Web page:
Given the risk-averse nature of our society, perhaps the only way to get over our fear of children riding a bike may be to do something radical: Build safe, separated bike lanes. Yes, they have been shown to reduce injuries, but perhaps just as important is that such bike routes make us feel safe.

“Being a parent does make people (including me) think differently about our roads and their safety,” Teschke said. “Parents worried about their children were the catalyst for building safer routes in Holland starting in the 1970s. Parents seem to be strong advocates of safer conditions for cycling in Canada too.”

Update: Some clarifications were made to ensure accuracy on Oct. 13, 2016.


Get some bike safety tips over at Folding Bike Zone. 

A handy guide for avoiding uninformed anti-bike rants

The rant was so out of touch as to be almost quaint. Earlier this month, Canadian Sen. Nicole Eaton, 71, went on a Twitter campaign  against cycling in Toronto, criticizing the construction of bike lanes using the same old arguments that are often thrown around by uninformed reactionaries: Nobody rides a bike, cyclists don’t obey the laws, and bike lanes begrime cities.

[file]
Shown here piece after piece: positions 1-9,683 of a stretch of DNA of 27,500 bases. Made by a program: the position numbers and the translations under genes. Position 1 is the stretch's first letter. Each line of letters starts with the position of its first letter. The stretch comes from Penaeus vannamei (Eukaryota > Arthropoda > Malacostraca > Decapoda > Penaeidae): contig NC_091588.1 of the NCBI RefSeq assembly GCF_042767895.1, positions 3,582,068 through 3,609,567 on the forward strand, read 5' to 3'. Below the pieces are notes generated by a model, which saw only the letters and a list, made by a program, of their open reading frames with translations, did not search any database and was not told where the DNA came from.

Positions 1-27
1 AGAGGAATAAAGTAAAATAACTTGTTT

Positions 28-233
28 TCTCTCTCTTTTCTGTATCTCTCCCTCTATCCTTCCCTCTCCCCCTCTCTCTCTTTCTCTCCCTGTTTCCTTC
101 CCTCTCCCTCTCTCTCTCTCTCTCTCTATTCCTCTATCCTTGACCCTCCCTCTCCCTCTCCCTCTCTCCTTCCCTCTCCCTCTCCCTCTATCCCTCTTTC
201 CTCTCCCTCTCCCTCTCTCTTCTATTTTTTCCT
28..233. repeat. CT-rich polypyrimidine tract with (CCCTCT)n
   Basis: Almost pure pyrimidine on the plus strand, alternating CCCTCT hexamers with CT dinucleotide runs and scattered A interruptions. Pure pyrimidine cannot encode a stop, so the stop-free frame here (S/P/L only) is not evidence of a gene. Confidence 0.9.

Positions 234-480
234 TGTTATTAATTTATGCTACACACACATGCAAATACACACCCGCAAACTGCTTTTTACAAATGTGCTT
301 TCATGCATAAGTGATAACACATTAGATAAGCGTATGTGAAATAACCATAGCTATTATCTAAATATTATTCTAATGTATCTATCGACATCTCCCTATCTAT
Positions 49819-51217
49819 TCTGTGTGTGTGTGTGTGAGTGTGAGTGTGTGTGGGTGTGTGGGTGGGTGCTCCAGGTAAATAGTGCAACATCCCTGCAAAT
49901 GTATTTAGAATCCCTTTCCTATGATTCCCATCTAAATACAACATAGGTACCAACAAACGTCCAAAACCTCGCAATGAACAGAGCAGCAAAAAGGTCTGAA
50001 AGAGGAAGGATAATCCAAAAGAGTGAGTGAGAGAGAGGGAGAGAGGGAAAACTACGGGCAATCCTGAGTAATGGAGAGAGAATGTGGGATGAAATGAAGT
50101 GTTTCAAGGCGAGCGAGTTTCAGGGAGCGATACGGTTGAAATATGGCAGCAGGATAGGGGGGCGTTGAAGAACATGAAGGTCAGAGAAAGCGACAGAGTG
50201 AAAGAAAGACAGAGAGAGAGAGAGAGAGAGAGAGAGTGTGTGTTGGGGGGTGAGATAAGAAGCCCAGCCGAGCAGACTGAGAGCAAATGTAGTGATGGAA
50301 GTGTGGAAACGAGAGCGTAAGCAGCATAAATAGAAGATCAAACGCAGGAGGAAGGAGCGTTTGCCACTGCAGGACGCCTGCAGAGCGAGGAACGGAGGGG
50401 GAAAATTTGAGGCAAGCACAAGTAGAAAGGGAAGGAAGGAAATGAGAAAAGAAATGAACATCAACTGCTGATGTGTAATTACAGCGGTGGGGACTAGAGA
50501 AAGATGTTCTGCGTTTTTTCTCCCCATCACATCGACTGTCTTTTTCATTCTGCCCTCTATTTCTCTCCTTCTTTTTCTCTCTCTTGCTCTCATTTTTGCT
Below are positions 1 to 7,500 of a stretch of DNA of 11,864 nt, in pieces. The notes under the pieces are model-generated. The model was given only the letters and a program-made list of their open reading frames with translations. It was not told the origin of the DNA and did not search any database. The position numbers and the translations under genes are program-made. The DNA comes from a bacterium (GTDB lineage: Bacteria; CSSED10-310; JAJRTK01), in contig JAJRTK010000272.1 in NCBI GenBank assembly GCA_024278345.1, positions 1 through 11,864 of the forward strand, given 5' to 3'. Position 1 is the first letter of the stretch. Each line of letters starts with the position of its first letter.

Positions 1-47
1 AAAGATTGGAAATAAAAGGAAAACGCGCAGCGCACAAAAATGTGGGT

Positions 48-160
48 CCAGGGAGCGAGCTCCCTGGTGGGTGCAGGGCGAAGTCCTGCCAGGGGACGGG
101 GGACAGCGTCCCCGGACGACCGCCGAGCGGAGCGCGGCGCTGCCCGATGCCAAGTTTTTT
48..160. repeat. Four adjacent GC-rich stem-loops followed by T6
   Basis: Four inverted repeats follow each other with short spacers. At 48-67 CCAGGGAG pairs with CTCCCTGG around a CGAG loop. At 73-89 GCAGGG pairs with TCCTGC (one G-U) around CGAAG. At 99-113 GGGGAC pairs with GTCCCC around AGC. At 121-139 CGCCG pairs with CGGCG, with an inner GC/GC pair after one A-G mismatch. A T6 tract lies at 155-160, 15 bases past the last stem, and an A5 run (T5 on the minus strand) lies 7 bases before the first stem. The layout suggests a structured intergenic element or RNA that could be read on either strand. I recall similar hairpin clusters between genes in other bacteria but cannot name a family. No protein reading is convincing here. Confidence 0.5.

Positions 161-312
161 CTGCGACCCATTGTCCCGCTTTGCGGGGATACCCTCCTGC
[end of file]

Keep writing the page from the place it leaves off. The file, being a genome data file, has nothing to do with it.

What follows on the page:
What made Eaton’s rant especially rich was its unique combination of laughable ignorance (she tweeted that wasting money on bike lanes was unbecoming of a global city such as New York, London and Paris, which are all actually chock full of cyclists and bike infrastructure) and it’s low-hanging-fruit hypocrisy (Canadians find it ironic to hear tax-fighting arguments from a senator, when the Senate is a largely symbolic piece of government stuffed with elderly patronage appointments who have a horrible history of wasting taxpayer money on enriching themselves).

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Still, Eaton’s rant wasn’t the first, and it won’t be the last. So in the name of public service, we’re here to offer some help. Below are some answers to common misinformed anti-bike criticisms, presented in handy wallet-card format. So if you’re a politician or public figure who has yet to embrace urban cycling, print this card, laminate it, and put it in your wallet or purse. Whenever you are tempted to go on a ridiculous anti-bike rant, pull it out and read the answers before opening your mouth or tweeting. Not only will this save you some embarrassment (and your Twitter account, poor old Sen. Eaton has now deleted hers), it might just elevate the debate over cycling.